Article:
17 workers of Oak Brook nonprofit missing after Philippines typhoon

Opportunity International begins aid effort for about 1,000 employees who lost homes

Seventeen Opportunity International employees in the Philippines were unaccounted for as of Thursday afternoon, CEO Vicki Escarra said.

Earlier in the week the number was 40. There have been no confirmed deaths of employees at the Oak Brook-based microfinance lender. But about 1,000 of Escarra's workers have lost their homes to Typhoon Haiyan. And three financial institutions that Opportunity owns there have lost four buildings.

Crisis management is not new to Escarra. Before joining Opportunity, she led Feeding America and worked for more than 30 years at Delta Airlines, where she was chief marketing officer on 9/11.

She said organizations like hers must have a crisis management plan and a seasoned executive on the ground; and move the aid quickly.

"We'll supply money to help them to get through the next few weeks, and then money to help them rebuild their homes," Escarra said of her employees. "Ordinarily, we just provide loans. But because of the significant need in this area, we'll provide aid initially and loans secondarily."

The final piece is to ensure Mark Daniels, Opportunity International's East Asia director and a Manila resident, gets a break.

"We'll have a backup for Mark in the next week," she said. "People involved in disaster situations — they need to be changed up, so they don't get burned out."

SkinnyCorp

SkinnyCorp, the Chicago-based parent of T-shirt design company Threadless, has invested in Tattoodo, a Copenhagen-based website where you can buy or commission a tattoo design.

This isn't skinnyCorp's first investment in a startup. It's the company's fourth since 2010, and two more are in the pipeline, skinnyCorp founder and CEO Jake Nickell said in an interview.

In addition to Tattoodo, skinnyCorp's portfolio includes Creative Market, where designers can buy handcrafted fonts, graphics, icons, etc.; and Open Me, a print and e-greeting card company that incorporates Threadless' library of designs.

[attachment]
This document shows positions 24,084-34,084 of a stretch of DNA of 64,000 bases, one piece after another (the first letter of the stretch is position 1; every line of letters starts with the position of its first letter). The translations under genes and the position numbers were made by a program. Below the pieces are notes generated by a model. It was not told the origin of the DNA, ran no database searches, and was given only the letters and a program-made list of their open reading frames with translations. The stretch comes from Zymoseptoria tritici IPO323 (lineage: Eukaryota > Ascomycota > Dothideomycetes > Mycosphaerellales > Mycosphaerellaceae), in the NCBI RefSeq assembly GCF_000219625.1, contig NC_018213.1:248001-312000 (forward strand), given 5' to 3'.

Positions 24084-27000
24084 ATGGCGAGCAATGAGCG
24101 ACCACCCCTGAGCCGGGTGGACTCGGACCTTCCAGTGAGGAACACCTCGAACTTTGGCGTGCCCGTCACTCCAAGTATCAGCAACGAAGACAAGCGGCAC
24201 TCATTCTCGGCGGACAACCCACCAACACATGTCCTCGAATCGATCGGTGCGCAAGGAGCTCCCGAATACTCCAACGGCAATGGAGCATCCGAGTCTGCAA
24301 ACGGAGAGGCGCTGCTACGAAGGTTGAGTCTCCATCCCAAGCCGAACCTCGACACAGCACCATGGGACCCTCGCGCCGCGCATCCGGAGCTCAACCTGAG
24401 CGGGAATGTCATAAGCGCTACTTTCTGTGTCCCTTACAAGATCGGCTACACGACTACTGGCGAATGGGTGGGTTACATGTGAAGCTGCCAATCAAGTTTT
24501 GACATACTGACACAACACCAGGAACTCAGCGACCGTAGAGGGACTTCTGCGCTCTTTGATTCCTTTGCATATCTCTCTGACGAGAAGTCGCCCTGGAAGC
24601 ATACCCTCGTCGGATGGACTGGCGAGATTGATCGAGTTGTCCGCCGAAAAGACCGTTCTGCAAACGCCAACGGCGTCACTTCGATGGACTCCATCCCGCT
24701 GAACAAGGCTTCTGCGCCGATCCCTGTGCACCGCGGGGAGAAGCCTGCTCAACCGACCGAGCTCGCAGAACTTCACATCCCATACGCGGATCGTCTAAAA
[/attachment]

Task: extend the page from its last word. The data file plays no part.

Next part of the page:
In June, Demand Media acquired art print marketplace Society6, in which skinnyCorp was an investor, for $94 million. Society6 was skinnyCorp's first outside investment — so the exit means that the company's venture strategy already has turned a profit.

Nickell declined to disclose how much skinnyCorp had invested in Tattoodo, saying only that it was less than $1 million. Generally, the investments have ranged from a couple hundred thousand dollars to more than $1 million, and Nickell said he prefers that future investments exceed $1 million. SkinnyCorp's board, which is composed of Nickell, former Threadless CEO Tom Ryan and Insight Venture Partners managing director Jeff Lieberman, makes the investment decisions.

None of their selections thus far have been Chicago-based startups. One factor is that the company is looking for a specific kind of startup.

"All the companies we're looking at are online platforms for creatives, basically," Nickell said. "We've been in business for 13 years now. And whenever a competitor starts up, it's pretty easy to build the tech platform. But it's very hard to get the creatives to use it, and we've had 250,000 artists submit artwork on Threadless over the years. So if we see another thing that would be a cool opportunity for those artists, we can tell them about it and get traction over to those platforms quickly."

LYFE Kitchen

Mike Donahue, a partner in the new LYFE Kitchen restaurant in River North, wouldn't let up. I told him I wasn't hungry. But he insisted. And insisted some more.

Over my objections, he orders a kale-banana smoothie that's as electric green as the slime in "Ghostbusters." It arrives in one of those modern, tall, barreled cocktail glasses. The main ingredients, he says, are kale, bananas and apple juice.

I sip it. I'm immediately suspicious. This smoothie tastes way too good to have only 170 calories.

How much apple juice is in there, I ask. Well, it's more of an accusation than a question. Only half a cup, he says. No way. He double-checks, having a publicist ask the young woman behind the register. Three-quarters of a cup, she replies. Well, that's half the glass, I protest. No, it's not, he replies. He's right. I exaggerated.

Two McDonald's alums — Mike Roberts, LYFE's chief executive, and Donahue, its chief brand and communications officer — opened the first three LYFE Kitchen restaurants in California, making Friday's grand opening their hometown debut. Roberts was a former McDonald's global president and chief operating officer, and Donahue, a former chief communications officer. The operator of this location is Carey Cooper, a former McDonald's produce supplier and LYFE's first franchisee.

Expansion plans for the healthy-food chain are ambitious. Cooper would open 10 franchises in the Chicago region in the next five years. The company overall hopes to open 250 locations nationwide in that time frame. There are more than 250 investors, who have invested more than $25 million, Donahue said.

LYFE will compete with Panera Bread and Corner Bakery in the fast-casual segment. But I doubt either Panera or Corner Bakery serves a drink that color of green.

Melissa Harris can be reached mmharris@tribune.com or 312-222-4582. Twitter @chiconfidential

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